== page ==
Dr. Anthony Fauci expressed optimism about the state of the pandemic in the U.S. this week.
"We are certainly right now in this country out of the pandemic phase," Fauci, the White House's chief medical adviser and director of the National Institute of Allergy and Infectious Diseases, told "PBS NewsHour" on Tuesday.
Fauci also told The Washington Post on Wednesday that the U.S. had entered the "control" stage of the pandemic, as the coronavirus is causing far lower levels of hospitalizations and deaths than during the winter surge of the omicron variant. But he later clarified to NPR that he thinks the U.S. has passed the "acute component of the pandemic phase."
"We are now transitioning — not there yet, but transitioning — to more of an endemicity, where the level of infection is low enough that people are starting to learn how to live with the virus, still protecting themselves by vaccination, by the availability of antivirals, by testing," Fauci said.
Fauci has previously described five phases of the pandemic. The first, a full-blown pandemic, is where the U.S. spent most of the last two years. The second is deceleration, and the third is control, which indicates that the virus is becoming endemic in the population.
After that would come elimination and eradication, although the virus will probably never be eradicated, Fauci told PBS.
Fauci, who is President Joe Biden's top Covid adviser, told The Post that entering a new phase doesn't mean the entire pandemic is over.
"The world is still in a pandemic. There’s no doubt about that. Don’t anybody get any misinterpretation of that. We are still experiencing a pandemic," he said.
Fauci, 81, decided not to attend this weekend’s White House Correspondents’ Dinner because of concerns about his own Covid risk.
The U.S. is recording around 51,000 Covid cases and just under 400 deaths a day on average, according to NBC News' tally. But the case average has risen by 49 percent in the last two weeks, even as infections go undercounted because of the common use of at-home tests.
Still, many people in the U.S. have some form of immunity that should protect them from severe disease, Fauci said.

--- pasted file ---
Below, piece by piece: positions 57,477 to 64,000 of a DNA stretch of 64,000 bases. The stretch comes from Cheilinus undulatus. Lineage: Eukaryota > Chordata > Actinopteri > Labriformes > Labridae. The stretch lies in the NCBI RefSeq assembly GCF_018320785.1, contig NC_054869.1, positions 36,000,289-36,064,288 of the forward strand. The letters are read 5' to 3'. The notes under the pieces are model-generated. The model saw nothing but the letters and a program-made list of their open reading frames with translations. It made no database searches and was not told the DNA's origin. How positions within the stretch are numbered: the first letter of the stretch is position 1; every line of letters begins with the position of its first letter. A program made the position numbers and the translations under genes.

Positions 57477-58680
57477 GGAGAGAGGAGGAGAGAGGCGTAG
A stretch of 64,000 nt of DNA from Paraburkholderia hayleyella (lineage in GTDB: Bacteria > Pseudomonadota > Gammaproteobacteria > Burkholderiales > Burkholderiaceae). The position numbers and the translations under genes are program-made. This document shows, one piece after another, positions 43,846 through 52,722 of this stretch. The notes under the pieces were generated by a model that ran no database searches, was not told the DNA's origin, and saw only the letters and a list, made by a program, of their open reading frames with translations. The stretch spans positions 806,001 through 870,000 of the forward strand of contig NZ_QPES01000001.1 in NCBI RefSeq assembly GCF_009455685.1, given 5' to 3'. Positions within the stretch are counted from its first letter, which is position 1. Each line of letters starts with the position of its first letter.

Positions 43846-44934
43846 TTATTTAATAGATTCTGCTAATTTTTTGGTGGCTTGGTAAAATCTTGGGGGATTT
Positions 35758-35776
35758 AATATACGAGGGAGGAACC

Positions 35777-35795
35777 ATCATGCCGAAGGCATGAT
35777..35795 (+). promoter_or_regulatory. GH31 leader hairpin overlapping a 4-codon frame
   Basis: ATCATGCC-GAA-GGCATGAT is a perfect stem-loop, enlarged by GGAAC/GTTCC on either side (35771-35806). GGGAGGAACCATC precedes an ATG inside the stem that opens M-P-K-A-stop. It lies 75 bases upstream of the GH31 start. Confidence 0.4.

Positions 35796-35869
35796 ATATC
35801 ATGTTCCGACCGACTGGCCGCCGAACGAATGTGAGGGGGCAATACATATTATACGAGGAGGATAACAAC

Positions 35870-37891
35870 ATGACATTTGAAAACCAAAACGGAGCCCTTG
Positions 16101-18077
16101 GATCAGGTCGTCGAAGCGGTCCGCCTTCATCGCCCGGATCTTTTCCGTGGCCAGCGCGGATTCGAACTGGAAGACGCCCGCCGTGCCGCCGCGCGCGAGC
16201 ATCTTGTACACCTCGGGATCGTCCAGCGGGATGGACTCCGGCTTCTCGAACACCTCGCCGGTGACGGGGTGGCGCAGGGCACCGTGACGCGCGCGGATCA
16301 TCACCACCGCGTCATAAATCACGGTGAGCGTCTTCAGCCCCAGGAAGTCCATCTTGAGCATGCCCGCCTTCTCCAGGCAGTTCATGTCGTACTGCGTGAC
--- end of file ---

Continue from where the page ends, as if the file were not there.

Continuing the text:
"If you add up the people who've been infected plus the people who’ve been vaccinated and hopefully boosted, you have a rather substantial proportion of the United States population that has some degree of immunity that's residual," he told PBS.
A report from the Centers for Disease Control and Prevention on Monday found that 58 percent of the U.S. had evidence of previous coronavirus infections as of February, based on tens of thousands of blood samples. Sixty-six percent of the country has been fully vaccinated, and 46 percent of the population has had booster shots, according to the CDC.
Globally, there are around 674,000 average Covid cases per day, although worldwide cases have declined by 35 percent in the last two weeks, according to data from Johns Hopkins University. The World Health Organization recorded its lowest weekly global death total since March 2020 last week, at just over 15,000.
However, WHO officials said in a briefing Monday that many more Covid deaths could still be prevented. Around 40 percent of the world population has not been fully vaccinated, according to the Our World in Data project of the Global Change Data Lab, affiliated with the University of Oxford.
"We’re in a different phase of this pandemic, certainly, but we are still very much in the middle of this pandemic," said Maria Van Kerkhove, the WHO’s technical lead on Covid.
The risk of new, dangerous variants persists, WHO leaders said. Insufficient testing and surveillance could make it difficult to spot new variants, they added.
"As many countries reduce testing, WHO is receiving less and less information about transmission and sequencing," WHO Director-General Tedros Adhanom Ghebreyesus said. "This makes us increasingly blind to patterns of transmission and evolution, but this virus won’t go away just because countries stopped looking for it. It’s still spreading, it’s still changing, and it’s still killing. The threat of a dangerous new variant remains very real."